Thanks to the White House’ $100 million “Apollo Project of the Brain,” the BRAIN Initiative to “reverse engineer the brain to find algorithms that allow computers to think more like humans,” experiments that many would find horrific are being conducted on mice.
Earlier this year, a Yale study was published in the journal Nature, in which neurobiologists infected mice with a virus that made their neurons sensitive to a certain kind of blue light.
Then, the team used a small optic fiber to shine a blue laser directly onto the amygdala, a region of the brain.
The laser made predatory behavior arise in the rodents, causing them to tense their jaw and neck muscles.
They hunted “just about everything placed in their paths,” according to the study. They hunted crickets, non-food items such as bottle caps, and became extremely aggressive.
According to the study:
“Predatory behaviours such as grabbing and biting are familiar to fans of nature documentaries, but the brain circuits involved remain a mystery. Previous research found that the central amygdala, an almond-shaped area of the brain involved in producing emotions including fear, was activated when rats hunt1. Researchers wanted to know whether the amygdala itself controls hunting behaviours, and a study published on 12 January in Cell2 suggests that it does.
To activate the central amygdala in mice, Ivan de Araujo, a neurobiologist at Yale University in New Haven, Connecticut, and his colleagues used a technique called optogenetics. First, they infected the mice with a virus that made the neurons in their brains sensitive to blue light.”
Now, articles are being published about Optogenetics, the science of using light to manipulate living cells.
According to a detailed article from Techspot titled “Optogenetics: A Virtual Reality System for Controlling Living Cells: Neural Stimulation Through Light-Sensitive Proteins for Biological Manipulation”:
“Current optogenetic experiments rely on extracting “opsins” (light-sensitive proteins) from plants which can be introduced to mammals by methods including injection and infection via adenovirus.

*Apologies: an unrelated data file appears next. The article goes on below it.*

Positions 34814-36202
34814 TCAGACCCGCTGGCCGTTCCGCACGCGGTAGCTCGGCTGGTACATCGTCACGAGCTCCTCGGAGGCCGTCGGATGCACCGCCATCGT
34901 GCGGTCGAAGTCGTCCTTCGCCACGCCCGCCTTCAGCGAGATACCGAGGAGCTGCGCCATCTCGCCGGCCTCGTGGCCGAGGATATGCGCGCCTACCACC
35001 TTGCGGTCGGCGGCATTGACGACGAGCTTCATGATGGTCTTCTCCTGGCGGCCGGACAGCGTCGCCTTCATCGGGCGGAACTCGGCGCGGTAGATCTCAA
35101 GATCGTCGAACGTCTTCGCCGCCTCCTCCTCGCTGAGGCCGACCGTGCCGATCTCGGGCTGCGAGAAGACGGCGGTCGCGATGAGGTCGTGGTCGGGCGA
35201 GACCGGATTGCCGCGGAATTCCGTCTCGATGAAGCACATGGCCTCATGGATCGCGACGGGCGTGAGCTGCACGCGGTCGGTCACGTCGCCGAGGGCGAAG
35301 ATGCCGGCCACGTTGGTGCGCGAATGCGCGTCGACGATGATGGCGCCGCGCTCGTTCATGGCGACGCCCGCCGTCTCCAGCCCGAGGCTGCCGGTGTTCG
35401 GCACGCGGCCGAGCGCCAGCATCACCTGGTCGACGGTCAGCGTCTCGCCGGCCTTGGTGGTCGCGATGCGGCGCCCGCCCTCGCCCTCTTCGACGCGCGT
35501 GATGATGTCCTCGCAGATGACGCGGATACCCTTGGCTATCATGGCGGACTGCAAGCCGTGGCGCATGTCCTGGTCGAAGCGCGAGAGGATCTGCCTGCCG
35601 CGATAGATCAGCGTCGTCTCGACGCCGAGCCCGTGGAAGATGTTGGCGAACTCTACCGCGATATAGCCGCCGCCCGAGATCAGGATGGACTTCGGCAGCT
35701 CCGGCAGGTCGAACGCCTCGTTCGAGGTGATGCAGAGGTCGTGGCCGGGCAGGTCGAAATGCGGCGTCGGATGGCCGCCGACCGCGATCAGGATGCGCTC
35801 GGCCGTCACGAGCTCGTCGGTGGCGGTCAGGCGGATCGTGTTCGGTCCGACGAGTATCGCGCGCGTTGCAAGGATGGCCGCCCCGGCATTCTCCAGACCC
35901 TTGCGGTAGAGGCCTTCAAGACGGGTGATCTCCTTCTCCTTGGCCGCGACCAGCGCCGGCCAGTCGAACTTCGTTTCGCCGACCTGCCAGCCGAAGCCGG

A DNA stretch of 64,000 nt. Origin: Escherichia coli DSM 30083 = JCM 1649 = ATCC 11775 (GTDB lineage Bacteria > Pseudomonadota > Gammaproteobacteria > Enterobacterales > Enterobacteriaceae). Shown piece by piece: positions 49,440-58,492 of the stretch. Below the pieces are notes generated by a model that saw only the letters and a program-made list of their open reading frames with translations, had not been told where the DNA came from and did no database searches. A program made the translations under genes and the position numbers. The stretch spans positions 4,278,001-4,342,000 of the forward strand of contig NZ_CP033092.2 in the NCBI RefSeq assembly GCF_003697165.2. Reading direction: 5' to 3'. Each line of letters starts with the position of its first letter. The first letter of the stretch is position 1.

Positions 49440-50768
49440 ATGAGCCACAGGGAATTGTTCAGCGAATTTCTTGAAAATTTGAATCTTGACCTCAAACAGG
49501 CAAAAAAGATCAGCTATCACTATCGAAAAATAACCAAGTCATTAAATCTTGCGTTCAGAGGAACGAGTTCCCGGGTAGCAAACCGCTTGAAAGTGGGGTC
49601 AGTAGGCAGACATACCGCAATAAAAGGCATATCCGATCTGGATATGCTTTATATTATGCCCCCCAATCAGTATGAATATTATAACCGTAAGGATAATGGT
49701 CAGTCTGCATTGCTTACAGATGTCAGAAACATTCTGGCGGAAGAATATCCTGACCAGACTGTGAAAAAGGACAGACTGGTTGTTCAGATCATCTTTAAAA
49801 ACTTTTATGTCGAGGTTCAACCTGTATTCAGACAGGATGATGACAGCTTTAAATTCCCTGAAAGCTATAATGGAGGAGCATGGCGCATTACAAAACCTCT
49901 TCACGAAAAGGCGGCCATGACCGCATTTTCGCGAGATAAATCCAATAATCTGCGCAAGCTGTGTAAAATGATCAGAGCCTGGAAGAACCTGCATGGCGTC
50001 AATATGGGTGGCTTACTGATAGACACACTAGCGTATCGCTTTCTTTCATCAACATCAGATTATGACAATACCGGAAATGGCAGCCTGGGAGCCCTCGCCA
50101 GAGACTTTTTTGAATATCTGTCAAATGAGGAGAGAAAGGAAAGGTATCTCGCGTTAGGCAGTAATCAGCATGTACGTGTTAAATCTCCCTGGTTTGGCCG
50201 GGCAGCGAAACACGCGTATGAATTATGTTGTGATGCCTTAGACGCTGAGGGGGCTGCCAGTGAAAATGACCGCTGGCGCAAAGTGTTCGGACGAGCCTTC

Once delivered into an organism, opsins can be expressed in eye, brain or skin cells, allowing their light-sensitivity to be remotely activated or silenced with timed pulses of light in different color wavelengths across the light spectrum that can target multiple bodily systems and cause a variety of biological effects.”
The article lists several possibilities for optogenetics, including combining optogenetics with the CRISPR genetic modification technology: to make a set of photoactivatable tools, enabling the literal editing of an animal’s genome through the external application of light.
The tools could control the timing, location, and reversibility of the genome editing, which could entail modifying, activating, or repressing a particular gene.
The DARPA-funded Neural Engineering System Design (NESD) program is utilizing optogenetics, an integral feature of the program according to Tech Spot.
Continuing from their article, the program is a “joint effort between six teams who are aiming to create an implantable neural interface over the next four years that is capable of high resolution brain-to-machine communication. Such advancements, for instance, could facilitate the development of mind-controlled prosthetics featuring touch sensation like the DARPA-backed ‘Luke’ arm (previously known as the ‘Deka’ arm).”
For what purpose would “biological manipulation” with light be utilized? How could this technology possibly be used in an ethical way?
It’s unsettling to say the least, to know that the US government is working overtime to try and “map out the human brain,” to figure out better ways to manipulate it: to connect machines to the human brain.
According to a Scientific American article about DARPA’s role in the BRAIN Initiative:
“Now the Intelligence Advanced Research Projects Activity (IARPA), a research organization for the intelligence community modeled after the defense department’s famed DARPA, has dedicated $100 million to a similarly ambitious project. The Machine Intelligence from Cortical Networks program, or MICrONS, aims to reverse-engineer one cubic millimeter of the brain, study the way it makes computations, and use those findings to better inform algorithms in machine learning and artificial intelligence. IARPA has recruited three teams, led by David Cox, a biologist and computer scientist at Harvard University, Tai Sing Lee, a computer scientist at Carnegie Mellon University, and Andreas Tolias, a neuroscientist at the Baylor College of Medicine. Each team has proposed its own five-year approach to the problem.”
DARPA is the agency responsible for creating robots of war, self guided “smart” bullets that don’t miss their targets, insect-like legs for helicopters to land on rough terrain, and worse. Their associates in the US Military are developing swarms of killing machine drones.
Harvard, Carnegie Mellon University, and many others are inseparable from the military industrial complex.
Are these the people we want to support, or should we invest our appreciation for science elsewhere? Do people really want their brains connected to machines?
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